the circulation, but it is a little difficult to dissociate trade from
circulation in practice) of the existing journals.
Why so many paradoxes? The answer, of course, lies in the fact that OA
cannot avoid inducing important changes in scientific publishing, even
with the best intentions not to do so (however, as the French say, hell
is paved with good intentions). Publishers are fully aware of this
because they keep their eyest trained on one objective: the bottom line.
Not surprisingly, they have begun to fight back, some more subtly than
others incidentally. One subtle way to fight back is to transpose the
old recipe apparently developed within the confines of Microsoft:
embrace and extend. The reason OA cannot simply complement the existing
structure of science publishing is that there exists a dynamic
relationship between the gated set and the open access set of scientific
(scholarly) papers. Although trying to solve dynamical problems with
static concepts is a time-honoured tradition in the history of
mechanics, it is not necessarily the best or even a good approach in
this particular case.
But, for the moment, the financial implications of OA repositories
appear insignificant. For the moment...
Le mardi 23 aoÃ»t 2005 Ã 12:50 -0400, Michael Kurtz a Ã©crit :
> A quick data point to the discussion of the financial impact of open
> access sources on journals.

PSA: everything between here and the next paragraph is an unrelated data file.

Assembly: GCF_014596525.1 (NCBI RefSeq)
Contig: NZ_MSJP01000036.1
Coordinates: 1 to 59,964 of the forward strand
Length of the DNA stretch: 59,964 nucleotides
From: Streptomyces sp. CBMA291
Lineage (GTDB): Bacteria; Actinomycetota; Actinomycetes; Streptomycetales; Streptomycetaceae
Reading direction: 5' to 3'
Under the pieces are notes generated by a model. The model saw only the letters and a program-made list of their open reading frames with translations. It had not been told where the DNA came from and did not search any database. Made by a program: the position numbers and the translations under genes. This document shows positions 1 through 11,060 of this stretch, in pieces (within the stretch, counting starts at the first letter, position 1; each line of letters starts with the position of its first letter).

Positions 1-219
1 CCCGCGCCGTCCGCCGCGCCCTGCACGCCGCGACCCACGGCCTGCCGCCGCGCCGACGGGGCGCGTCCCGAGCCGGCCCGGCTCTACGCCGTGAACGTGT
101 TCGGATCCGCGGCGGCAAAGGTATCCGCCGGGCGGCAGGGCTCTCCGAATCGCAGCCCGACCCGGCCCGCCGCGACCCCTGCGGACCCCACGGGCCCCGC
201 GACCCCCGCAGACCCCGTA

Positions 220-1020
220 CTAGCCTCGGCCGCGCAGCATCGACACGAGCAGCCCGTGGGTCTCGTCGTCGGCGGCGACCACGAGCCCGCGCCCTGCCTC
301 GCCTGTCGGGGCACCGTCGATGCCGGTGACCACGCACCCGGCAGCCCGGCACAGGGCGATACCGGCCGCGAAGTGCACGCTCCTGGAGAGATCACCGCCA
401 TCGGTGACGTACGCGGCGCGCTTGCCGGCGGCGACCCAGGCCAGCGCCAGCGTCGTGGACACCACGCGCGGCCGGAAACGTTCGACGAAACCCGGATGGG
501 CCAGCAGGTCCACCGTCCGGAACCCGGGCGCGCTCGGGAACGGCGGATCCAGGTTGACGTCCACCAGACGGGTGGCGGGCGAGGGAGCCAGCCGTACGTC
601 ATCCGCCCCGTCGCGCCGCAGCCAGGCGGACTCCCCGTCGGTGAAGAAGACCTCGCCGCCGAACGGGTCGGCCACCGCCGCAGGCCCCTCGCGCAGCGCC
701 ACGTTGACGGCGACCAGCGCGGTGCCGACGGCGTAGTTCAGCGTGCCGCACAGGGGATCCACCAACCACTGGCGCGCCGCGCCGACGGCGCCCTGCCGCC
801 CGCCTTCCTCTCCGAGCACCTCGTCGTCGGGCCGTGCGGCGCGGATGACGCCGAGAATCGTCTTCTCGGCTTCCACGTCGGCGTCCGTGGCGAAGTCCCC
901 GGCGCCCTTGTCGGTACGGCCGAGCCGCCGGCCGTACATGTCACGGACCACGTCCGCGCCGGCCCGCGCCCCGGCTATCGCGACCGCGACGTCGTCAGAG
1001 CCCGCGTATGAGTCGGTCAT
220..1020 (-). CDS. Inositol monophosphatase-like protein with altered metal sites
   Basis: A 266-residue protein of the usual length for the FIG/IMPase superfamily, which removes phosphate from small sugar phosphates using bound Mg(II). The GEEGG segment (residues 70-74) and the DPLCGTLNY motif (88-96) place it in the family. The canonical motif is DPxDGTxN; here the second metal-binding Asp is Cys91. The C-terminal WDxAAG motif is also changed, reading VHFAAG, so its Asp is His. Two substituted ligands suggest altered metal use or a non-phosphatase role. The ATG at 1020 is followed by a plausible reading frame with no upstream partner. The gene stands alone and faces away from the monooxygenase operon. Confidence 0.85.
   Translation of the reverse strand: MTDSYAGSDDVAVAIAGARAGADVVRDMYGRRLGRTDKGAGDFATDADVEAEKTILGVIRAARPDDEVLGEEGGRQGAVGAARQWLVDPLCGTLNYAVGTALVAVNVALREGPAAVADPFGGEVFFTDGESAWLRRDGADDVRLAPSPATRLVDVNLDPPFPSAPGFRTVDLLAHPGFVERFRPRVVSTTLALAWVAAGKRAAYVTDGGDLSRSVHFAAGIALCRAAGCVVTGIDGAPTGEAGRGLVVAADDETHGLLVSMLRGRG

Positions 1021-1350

> The Smithsonian/NASA Astrophysics Data System is the primary access
> point for nearly every professional astronomer to access the journal
> literature, usage trends from its logs are definative as to the behavior
> of astronomers.
> Astronomers have long used the open access Cornel arXiv astro_ph data
> base to read the current literaure, its use is, as with ADS, nearly
> universal among research astronomers.
> For the leading astronomy journal, The Astrophysical Journal, for the
> year 2004, 75% of its articles, representing 90% of citations to these
> articles, appeared in the astro_ph database.
> Once the journal article is published ADS makes an automatic link
> between it and the astro_ph version, this link receives equal prominance
> with the links to the journal itself, and all other links associated
> with the article. Once a scientist has looked up an article s/he needs
> to decide which link to follow to read further.
> For the month of July 2005, looking at ApJ articles from 2004, there
> were 46,128 links followed, 19,149 of these were to the full text of the
> article, and 1,479 of these were to the OA astro_ph version. The OA
> version was 3.2% of total links and 7.7% of full text links (with the
> rest of the full text links to the subscription only journal).
> This seems to indicate that for astronomers the existence of a widely
> used OA alternative source, with total equality of access, does not pose
> a serious financial threat to the journals, at least for now.
> Dr. Michael J. Kurtz
> Harvard-Smithsonian Center for Astrophysics
> 60 Garden Street
> Cambridge, MA 02138
> VOICE: +1-617-495-7434
> FAX: +1-617-495-7467
> E-MAIL: kurtz_at_cfa.harvard.edu
> WWW: http://cfa-www.harvard.edu/~kurtz
Dr. Jean-Claude GuÃ©don
Dept. of Comparative Literature
University of Montreal
PO Box 6128, Downtown Branch
Montreal, QC H3C 3J7
[ Part 2, "This is a digitally signed message part" ]
[ Application/PGP-SIGNATURE 196bytes. ]
[ Unable to print this part. ]
Received on Tue Aug 23 2005 - 22:21:47 BST